An exhaustive housing report was released this week by The Canada Mortgage and Housing Corporation (CMHC). It aims to answer a single, albeit complex, question: why have homes become so expensive in Canada’s biggest cities?
A lot of ink has been spilled by experts, prospective homebuyers, and casual observers over the years to answer that question. Scapegoats have ranged from foreign buyers to speculative buying. While CMHC’s report, which was commissioned by the Minister of Families, Children and Social Development and looks at the period between 2010 and 2016, confirmed a few of these theories, it also lent them nuance.
Below, we list five of the most interesting things we found out from the report.
1. Toronto and Vancouver are attracting high-skilled, high-income tech workers — with expensive tastes
Traditionally, a city’s home prices go up when interest rates are relatively low; its population gets bigger; its economy gets stronger; or that population has a lot of disposable income.
When the CMHC looked at economic data across Toronto and Vancouver, it found that the last factor held true in both cities. In addition to Montreal, the cities boasted the highest number of patents in the country — which suggests a high concentration of tech jobs in those areas. And with tech jobs generally come higher incomes.
Historically, cities with a bigger concentration of high-earning households start to see housing inequality increase over time. This is because the richer people are, the more likely they’ll want — and be able to pay for — expensive luxury homes. (The CMHC’s analysis confirmed that Canada’s major cities has seen “a shift in the distribution of sales toward high-end homes” in the six-year period that it analyzed.) And when there’s more demand for something, the market will adjust — in this case, by moving prices upwards.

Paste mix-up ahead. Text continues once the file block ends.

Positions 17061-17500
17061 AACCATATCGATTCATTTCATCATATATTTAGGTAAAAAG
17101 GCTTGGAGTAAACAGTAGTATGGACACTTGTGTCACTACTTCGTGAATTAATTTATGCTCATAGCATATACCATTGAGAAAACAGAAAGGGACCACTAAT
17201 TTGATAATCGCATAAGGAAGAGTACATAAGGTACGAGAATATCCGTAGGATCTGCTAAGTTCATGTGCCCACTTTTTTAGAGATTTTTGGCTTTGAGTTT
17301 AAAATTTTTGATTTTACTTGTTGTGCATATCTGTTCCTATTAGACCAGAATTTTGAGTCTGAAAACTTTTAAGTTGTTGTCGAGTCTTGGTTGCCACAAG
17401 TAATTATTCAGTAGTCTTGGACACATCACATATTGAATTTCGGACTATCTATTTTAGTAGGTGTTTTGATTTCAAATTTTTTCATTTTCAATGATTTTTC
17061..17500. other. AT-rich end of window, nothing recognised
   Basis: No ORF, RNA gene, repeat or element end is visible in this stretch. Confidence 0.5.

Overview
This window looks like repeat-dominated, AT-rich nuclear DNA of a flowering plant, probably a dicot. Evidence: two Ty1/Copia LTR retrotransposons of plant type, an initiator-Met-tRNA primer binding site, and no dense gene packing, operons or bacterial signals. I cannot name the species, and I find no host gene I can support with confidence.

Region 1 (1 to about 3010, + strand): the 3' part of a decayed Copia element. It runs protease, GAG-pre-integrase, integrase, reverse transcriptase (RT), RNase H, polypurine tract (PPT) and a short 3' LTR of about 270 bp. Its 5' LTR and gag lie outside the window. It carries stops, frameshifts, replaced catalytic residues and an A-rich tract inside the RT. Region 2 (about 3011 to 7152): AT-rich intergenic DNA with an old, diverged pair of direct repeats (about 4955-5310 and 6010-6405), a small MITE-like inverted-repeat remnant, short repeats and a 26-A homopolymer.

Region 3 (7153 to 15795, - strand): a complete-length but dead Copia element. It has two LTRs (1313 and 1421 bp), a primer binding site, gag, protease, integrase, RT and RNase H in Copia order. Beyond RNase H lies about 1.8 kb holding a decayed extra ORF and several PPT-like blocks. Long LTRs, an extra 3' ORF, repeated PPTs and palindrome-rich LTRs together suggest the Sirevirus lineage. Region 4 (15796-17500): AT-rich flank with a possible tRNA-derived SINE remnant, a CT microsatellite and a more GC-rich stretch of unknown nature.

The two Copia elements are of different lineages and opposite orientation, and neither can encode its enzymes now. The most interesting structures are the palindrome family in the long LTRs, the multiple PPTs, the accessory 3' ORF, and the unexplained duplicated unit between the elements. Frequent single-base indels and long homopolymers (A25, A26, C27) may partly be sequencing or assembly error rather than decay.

2. Speculative buying is driving prices up — but not as much as you think
According to the CMHC, “traditional” factors — again, like low interest rates, population growth, and a high volume of disposable income — had a bigger impact on home prices than speculative activity did between 2010 and 2016.
3. Also, speculative activity might — might! — actually be a good thing
…at least when it comes to new constructions. When investors finance new housing constructions that they can later sell for more money than they’d put in, at least they’re increasing the supply of new housing in the country. And in a city like Toronto, where the vacancy rate is, by most experts’ estimations, far too low, this is not an entirely bad thing.
4. Fear of rising prices is driving consumers into bidding wars and more
Consumer psychology has also played a role in driving prices up, said the CMHC.
The report spotlights Vancouver in this case, where, despite a lack of concrete evidence, the majority of residents believe that foreign investors are one of the “main causes of high housing prices.”
The notion that foreign investors with endless wells of cash are speculatively buying up the city’s housing supply has incited the activity of local speculative buyers, who believe that their investments will reap huge — and often unrealistic — rewards. And these latter, local investors might actually have a much bigger hand in driving prices higher.
The belief that prices will keep climbing has also made non-speculative buyers more impulsive: more people keep participating in (likely unnecessary) bidding wars to secure a home, and paying substantially more than asking prices.
5. Foreign buyers own more condos than they do detached houses
Towards the end of 2017, Statistics Canada released a report showing that non-residents only owned 3.4% of the homes in Toronto, and 4.9% of the homes in Vancouver.
Foreign buyers are a favourite scapegoat for many people watching Canada’s housing market, where the prices of detached homes have risen dramatically in the six-year period monitored by CMHC. But, the StatCan report showed that foreign buyers proportionally owned more condos than they did single-detached homes.
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